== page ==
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Not Friday on my Mind 66: Are You Sitting Comfortably?

The source of that “glorious age of Camelot” quote I linked to in Tuesday’s review post of Lavie Tidhar’s “King Arthur” book By Force Alone.

The song is from The Moody Blues album On the Threshold of a Dream released in April 1969. A languid, ethereal, atmospheric track. Quite unlike the book I might add.

The Moody Blues: Are You Sitting Comfortably?

Friday on my Mind 202: Different Drum

This was most people’s introduction to the voice of Linda Ronstadt as she was the lead singer in the Stone Poneys. The song had been released before by the Greenbriar Boys but wasn’t a hit. (Nor was the Stone Poneys’ version a hit in the UK.)

Its writer though was Mike Nesmith of the Monkees. He offered the song to them but the show’s producers turned it down. He recorded it himself in 1972 and his version has a much more ‘country’ feel.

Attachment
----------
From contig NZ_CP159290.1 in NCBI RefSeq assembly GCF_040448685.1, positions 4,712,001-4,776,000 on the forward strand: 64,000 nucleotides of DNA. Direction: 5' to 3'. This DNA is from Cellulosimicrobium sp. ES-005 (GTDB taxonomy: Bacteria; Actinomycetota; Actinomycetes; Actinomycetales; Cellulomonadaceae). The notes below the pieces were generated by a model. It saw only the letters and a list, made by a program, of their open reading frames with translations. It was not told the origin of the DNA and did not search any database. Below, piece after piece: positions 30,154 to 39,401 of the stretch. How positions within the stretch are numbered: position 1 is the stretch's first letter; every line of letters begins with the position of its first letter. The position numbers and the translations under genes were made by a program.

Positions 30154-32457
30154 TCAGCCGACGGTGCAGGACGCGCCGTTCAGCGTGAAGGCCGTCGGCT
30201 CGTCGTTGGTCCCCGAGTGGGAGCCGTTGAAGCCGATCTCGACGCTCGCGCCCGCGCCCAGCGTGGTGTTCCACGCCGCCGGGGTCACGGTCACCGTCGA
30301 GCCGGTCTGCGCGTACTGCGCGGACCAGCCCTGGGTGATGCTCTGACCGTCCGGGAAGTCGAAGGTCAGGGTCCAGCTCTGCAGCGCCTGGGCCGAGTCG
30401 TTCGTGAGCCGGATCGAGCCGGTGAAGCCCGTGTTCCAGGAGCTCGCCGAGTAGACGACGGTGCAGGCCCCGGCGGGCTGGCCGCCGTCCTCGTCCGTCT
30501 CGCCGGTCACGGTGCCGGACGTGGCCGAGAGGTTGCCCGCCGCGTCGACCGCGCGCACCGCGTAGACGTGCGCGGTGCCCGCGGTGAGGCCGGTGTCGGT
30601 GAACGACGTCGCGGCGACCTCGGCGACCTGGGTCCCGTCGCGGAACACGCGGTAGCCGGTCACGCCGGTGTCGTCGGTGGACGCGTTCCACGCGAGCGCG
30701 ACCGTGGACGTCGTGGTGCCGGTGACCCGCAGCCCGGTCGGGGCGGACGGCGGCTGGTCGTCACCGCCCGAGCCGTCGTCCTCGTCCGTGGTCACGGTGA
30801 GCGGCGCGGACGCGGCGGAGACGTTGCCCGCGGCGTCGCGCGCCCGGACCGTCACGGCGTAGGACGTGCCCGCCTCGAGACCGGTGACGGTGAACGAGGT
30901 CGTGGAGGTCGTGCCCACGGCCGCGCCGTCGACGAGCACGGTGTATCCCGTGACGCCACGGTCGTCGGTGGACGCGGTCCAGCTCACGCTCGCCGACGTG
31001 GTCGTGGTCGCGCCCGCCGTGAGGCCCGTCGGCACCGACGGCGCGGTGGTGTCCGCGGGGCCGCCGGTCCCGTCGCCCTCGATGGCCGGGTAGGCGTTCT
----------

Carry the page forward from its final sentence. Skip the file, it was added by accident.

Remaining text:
The Stone Poneys: Different Drum

Michael Nesmith: Different Drum

Peter Lorimer

Another football name from my youth has gone. The death of Peter Lorimer has been announced.

He came to prominence playing in that great Leeds United side of the late 60s and early 70s, managed by Don Revie.

I actually saw him play once. He even scored. It was in a World Cup qualification game against Denmark at Hampden in 1972. Denmark outplayed Scotland all over the park except in our penalty box. Everything kind of petered out just before they reached there. Scotland won two-nil.